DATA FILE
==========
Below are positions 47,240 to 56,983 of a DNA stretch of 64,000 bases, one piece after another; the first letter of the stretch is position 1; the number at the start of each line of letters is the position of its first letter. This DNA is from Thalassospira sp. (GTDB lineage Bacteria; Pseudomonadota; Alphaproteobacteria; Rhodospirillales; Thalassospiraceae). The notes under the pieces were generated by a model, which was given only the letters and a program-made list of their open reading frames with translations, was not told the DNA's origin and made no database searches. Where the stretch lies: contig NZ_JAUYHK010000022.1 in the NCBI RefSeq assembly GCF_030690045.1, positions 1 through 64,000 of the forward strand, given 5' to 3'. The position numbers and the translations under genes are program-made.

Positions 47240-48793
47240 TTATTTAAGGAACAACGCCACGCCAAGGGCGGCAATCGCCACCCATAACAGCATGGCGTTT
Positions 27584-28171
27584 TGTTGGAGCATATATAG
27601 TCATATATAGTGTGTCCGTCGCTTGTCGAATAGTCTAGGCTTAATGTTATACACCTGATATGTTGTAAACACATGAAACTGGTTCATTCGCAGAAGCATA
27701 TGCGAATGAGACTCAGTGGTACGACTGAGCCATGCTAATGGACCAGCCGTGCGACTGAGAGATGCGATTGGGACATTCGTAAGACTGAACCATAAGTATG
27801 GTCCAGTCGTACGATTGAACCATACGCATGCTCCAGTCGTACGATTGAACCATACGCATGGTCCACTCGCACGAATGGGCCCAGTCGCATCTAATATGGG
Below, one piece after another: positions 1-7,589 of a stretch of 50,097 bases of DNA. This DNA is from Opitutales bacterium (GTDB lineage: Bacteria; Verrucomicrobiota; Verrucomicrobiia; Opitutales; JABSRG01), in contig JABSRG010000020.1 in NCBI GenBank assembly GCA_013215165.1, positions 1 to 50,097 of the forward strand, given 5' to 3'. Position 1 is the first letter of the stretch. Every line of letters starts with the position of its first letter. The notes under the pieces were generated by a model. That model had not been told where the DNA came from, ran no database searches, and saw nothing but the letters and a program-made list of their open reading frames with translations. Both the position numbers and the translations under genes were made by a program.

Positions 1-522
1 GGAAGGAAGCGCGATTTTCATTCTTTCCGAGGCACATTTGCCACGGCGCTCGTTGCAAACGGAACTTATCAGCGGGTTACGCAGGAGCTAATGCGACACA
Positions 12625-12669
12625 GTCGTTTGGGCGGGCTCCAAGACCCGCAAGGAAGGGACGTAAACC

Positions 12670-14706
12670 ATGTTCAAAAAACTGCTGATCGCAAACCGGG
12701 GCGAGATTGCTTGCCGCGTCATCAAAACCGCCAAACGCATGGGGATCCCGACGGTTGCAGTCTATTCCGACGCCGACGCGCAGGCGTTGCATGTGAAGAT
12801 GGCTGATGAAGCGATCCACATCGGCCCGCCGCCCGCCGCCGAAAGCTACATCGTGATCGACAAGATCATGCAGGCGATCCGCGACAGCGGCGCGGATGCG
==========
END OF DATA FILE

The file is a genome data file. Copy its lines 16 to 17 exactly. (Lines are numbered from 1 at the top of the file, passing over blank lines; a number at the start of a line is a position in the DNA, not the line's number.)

12701 GCGAGATTGCTTGCCGCGTCATCAAAACCGCCAAACGCATGGGGATCCCGACGGTTGCAGTCTATTCCGACGCCGACGCGCAGGCGTTGCATGTGAAGAT
12801 GGCTGATGAAGCGATCCACATCGGCCCGCCGCCCGCCGCCGAAAGCTACATCGTGATCGACAAGATCATGCAGGCGATCCGCGACAGCGGCGCGGATGCG